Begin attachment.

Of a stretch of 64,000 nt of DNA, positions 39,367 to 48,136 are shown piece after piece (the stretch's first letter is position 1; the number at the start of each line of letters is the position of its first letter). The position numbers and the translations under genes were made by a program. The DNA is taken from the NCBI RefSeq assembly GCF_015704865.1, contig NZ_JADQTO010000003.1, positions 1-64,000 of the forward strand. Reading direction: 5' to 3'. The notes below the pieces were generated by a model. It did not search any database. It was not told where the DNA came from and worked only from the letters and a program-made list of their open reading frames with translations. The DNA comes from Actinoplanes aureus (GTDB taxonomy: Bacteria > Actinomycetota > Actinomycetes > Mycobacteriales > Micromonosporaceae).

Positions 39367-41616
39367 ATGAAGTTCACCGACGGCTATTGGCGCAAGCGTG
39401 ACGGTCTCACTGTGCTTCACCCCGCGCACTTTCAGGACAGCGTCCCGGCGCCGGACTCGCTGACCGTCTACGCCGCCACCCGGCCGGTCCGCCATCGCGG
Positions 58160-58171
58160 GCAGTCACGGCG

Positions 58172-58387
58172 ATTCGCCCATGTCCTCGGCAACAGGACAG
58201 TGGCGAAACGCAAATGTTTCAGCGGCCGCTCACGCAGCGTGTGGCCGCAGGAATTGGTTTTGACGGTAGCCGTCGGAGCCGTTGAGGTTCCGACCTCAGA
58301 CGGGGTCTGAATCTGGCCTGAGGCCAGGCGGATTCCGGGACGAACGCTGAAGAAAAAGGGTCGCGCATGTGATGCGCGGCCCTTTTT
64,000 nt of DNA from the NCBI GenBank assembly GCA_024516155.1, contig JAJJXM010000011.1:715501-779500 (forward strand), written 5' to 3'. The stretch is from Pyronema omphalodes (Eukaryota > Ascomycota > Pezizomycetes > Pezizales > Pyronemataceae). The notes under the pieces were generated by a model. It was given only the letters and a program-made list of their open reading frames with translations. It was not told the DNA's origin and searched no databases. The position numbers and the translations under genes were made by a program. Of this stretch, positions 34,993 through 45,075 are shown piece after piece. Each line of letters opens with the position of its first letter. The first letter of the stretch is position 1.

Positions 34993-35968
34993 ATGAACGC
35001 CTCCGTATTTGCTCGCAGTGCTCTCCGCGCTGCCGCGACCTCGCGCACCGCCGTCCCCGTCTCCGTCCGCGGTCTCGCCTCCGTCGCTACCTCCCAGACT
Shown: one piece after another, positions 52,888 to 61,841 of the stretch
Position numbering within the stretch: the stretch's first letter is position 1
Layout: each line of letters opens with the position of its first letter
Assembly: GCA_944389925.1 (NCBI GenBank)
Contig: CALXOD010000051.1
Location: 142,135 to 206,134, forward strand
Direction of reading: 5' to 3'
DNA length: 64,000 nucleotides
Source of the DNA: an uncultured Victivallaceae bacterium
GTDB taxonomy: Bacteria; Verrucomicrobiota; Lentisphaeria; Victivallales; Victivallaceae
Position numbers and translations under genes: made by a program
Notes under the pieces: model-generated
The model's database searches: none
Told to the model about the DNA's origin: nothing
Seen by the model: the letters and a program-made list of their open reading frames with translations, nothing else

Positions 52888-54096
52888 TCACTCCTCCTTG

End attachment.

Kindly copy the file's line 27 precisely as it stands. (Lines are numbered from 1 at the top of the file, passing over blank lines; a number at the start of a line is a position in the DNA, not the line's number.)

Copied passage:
The model's database searches: none